Lepakshi - in the cusp of mythology and history

Murals and myths, history and legend crowd the walls of the forgotten temple of Lepakshi in Andhra Pradesh, a treasure waiting to be discovered

A massive Bala Ganesha greets you as you enter. The deities Shiva and Vishnu face each other, while in the centre is Veerabhadra. I walk around, and the Natyamantapa lures me. This is where the gods make music. Brahma is on the cymbal, Narada on the tampura, and Shiva in his Nataraja avatar amongst other heavenly artists. Mesmerising us with their instruments, costumes and ornaments, they seem to create divine melodies. The sun’s rays touch the large sculptures in the temple’s unfinished Kalyanamandapam, or marriage hall.

I am in Lepakshi, a small village near Hindupur in Anantpur district of Andhra Pradesh. I am looking at rare murals from the Vijayanagar era that adorn this ancient 16th century Veerabhadra temple. It is a late Saturday afternoon and, surprisingly, there are no tourists. A large joint family has just walked in and the children have discovered their playground amidst the pillars. The sun plays hide and seek and it looks like it will soon disappear amidst the clouds. 

I sit beside a pillar and take in the scene. Unlike any tourist spot, there are no vendors or shops that besiege the tourist here. A guide offers his services and, looking at his rather hopeful face, I decide not to disappoint him. And he plays rather to the gallery as the kids stop their games and listen to him as well.

“Le Pakshi, said Lord Rama to Jatayu the bird, asking it to get up,” announces the guide dramatically, narrating the episode from Ramayana. “Ravana had chopped off its wings and Lord Rama found the bird fallen right here in this village. That’s why it’s called Lepakshi. See this sculpture here. There are more stories,” his voice trails off.

Many-headed Naga Linga at Lepakshi. Photo: Lakshmi SharathThe temple, built in the Vijayanagar style, has an inscription stating that it was built by one Virupanna whose family deity was Veerabhadra. The temple, renowned for the largest monolithic Nandi sculpture, stands a few metres away from the main temple complex - a testimony to the building skills of our ancient artisans. It is carved out of a single rock and towers to 20 feet in height and is 30 feet long. A many-hooded Naga Linga stands opposite the Nandi in the main shrine. A group of children poses for a happy family photograph as I walk towards it.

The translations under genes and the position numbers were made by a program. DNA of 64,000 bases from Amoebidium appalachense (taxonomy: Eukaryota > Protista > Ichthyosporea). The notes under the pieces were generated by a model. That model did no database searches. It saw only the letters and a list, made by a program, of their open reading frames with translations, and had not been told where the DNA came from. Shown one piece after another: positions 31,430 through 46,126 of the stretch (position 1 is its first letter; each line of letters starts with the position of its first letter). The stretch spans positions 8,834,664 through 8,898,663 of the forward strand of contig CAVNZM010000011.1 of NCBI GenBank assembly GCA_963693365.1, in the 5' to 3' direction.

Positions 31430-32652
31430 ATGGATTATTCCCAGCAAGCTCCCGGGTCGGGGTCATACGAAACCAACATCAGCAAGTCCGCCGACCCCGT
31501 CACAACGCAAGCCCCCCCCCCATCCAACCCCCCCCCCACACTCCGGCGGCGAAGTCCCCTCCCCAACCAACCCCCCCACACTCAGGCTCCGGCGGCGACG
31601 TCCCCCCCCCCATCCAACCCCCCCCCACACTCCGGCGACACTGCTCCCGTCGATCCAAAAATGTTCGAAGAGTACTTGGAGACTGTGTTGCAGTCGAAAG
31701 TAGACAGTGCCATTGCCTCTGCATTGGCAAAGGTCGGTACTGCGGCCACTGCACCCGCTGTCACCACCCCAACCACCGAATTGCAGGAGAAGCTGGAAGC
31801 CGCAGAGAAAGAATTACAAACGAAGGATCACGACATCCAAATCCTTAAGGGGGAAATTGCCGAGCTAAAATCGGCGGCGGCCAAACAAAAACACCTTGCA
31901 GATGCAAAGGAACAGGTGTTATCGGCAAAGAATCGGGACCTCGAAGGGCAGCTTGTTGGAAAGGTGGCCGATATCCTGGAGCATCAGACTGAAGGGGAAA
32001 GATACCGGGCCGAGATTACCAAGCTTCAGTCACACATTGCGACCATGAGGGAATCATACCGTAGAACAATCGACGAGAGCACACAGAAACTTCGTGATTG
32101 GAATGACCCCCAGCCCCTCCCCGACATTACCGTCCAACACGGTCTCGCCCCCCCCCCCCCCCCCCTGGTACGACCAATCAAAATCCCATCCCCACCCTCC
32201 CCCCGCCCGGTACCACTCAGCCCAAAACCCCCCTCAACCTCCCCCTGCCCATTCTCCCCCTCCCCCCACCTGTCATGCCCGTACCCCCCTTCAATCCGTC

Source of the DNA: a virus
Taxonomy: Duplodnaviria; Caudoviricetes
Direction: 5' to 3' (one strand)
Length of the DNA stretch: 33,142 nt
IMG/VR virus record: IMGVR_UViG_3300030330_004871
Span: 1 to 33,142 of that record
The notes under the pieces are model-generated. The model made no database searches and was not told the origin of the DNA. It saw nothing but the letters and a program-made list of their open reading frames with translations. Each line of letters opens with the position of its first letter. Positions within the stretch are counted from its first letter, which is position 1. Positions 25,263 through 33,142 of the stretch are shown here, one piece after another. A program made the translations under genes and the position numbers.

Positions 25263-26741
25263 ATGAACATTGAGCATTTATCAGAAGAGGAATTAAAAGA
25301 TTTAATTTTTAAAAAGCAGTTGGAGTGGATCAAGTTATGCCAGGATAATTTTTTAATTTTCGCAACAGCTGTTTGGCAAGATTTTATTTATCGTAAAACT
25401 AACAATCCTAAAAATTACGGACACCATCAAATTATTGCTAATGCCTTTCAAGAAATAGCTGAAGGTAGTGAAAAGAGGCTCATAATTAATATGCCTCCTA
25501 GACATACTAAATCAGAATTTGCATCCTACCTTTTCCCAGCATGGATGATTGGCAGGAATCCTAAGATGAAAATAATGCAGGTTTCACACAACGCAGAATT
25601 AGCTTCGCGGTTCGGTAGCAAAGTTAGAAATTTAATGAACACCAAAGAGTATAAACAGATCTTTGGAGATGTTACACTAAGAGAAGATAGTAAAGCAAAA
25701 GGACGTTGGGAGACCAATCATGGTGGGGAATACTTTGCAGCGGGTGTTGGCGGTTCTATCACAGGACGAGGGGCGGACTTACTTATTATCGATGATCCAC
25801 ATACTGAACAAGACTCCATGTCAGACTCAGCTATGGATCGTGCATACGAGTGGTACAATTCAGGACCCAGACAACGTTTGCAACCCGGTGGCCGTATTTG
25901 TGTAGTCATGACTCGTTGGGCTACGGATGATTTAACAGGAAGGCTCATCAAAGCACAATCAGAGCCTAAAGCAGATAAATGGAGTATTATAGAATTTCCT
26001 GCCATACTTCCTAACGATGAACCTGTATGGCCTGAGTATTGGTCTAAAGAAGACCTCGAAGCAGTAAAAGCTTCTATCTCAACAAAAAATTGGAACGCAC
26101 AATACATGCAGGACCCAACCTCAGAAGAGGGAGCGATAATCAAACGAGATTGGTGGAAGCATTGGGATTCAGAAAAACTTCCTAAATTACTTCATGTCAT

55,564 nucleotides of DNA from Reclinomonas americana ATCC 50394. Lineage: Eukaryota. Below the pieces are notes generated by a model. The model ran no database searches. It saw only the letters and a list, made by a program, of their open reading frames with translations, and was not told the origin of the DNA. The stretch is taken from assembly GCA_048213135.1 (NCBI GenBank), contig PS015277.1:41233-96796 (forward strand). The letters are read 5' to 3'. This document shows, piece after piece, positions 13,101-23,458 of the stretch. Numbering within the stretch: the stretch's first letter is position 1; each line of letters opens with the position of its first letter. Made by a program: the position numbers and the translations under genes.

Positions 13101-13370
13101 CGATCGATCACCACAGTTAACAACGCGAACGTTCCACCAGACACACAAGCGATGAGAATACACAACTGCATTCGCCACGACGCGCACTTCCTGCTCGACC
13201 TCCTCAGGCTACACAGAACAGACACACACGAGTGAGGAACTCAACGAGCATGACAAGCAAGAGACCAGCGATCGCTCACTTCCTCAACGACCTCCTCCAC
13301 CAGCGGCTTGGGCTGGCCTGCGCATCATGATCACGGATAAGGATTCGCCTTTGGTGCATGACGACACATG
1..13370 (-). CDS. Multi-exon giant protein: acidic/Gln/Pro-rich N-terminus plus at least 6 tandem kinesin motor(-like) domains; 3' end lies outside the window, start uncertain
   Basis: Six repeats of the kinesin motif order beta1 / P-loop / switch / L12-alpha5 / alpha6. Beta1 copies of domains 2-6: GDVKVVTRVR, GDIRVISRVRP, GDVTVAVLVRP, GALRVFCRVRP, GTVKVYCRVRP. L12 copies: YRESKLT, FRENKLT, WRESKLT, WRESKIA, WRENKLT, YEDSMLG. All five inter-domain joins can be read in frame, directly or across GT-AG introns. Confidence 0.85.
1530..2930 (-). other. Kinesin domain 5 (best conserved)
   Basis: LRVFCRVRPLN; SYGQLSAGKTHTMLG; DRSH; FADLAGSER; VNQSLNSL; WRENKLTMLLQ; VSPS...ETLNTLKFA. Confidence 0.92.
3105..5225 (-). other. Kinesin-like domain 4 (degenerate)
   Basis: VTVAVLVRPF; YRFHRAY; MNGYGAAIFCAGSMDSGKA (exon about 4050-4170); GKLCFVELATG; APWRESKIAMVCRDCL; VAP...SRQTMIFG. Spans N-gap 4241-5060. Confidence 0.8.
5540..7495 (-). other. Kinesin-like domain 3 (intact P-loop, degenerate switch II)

Stories, myths and local lore resonate from every wall. For instance, the hill on which the temple is built is called Kurmasaila, as it resembles a tortoise. The giant multi-hooded Naga Linga was said to have been constructed out of a single boulder at such speed, apparently, even before the cook had finished cooking for the workers. But a crack appeared in the boulder that made it appear as if the sculpture were split in the middle, towards its base.

“The sculptor’s mother was so taken in by her son’s work that she praised him, but her words only awakened an evil eye and the crack appeared,” continues the guide as I smile at his superstitions.  The guide moves onto more legends. The unfinished Kalayanamandapam was built where Shiva and Parvati were believed to have got married. A large carved foot on the ground, filled with water perennially, is said to be the impression of Sita’s foot. “It is also said that it is Goddess Durga‘s footprint, when she visited here,” says the guide. He shows me the carved thali-like plates on the ground. “The locals were fed here,” he explains. They look more like giant palettes to me.

Tales of devotion are depicted on the bas reliefs or on the murals that adorn the temple. Some of the finest specimens of the Vijayanagar dynasty, the panels bring the Puranas alive as various forms of Shiva vie for attention. My guide narrates these stories of devotion etched and painted on the walls. In one, Shiva is a mendicant testing the devotion of Sriyala and his parents by asking them to kill their only son and feed him the flesh. Pleased by their devotion, he restores their dead son to life and returns him to them. Another mural depicts a just king, Manuchola, who grants justice to a cow at the cost of his son’s life.

While the panels, sculptures and paintings narrate stories from the Puranas and the epics, the heart-wrenching story of two red marks on the walls of the shrine tell a sad tale. Virupanna, a merchant and treasurer of the Vijayanagar emperor Achutadevaraya, decided to build a temple here when he found a sculpture of Veerabhadra. He used the money from the treasury for this purpose when the king was away. The temple was almost completed, except for the Kalyanamandapam. When the king returned he found his treasury empty and the temple built without his permission. He ordered that Virupanna be blinded but the merchant decided to punish himself by banging his head against the wall near the Kalyanamandapa. The two red marks are said to be his bloodstains when the merchant gouged his own eyes out. The village, according to this legend, is said to be called Lepa-akshi, meaning ‘village of the blinded eye’.

The melancholy is a bit addictive, but then the beauty of the pillars takes you away from the tragedy. The silence is mesmerising and the solitude seductive. “You can still see Virupanna’s ghost here, the eyes bleed,” the guide’s voice trails off, but I am lost in the world of myths and epics.

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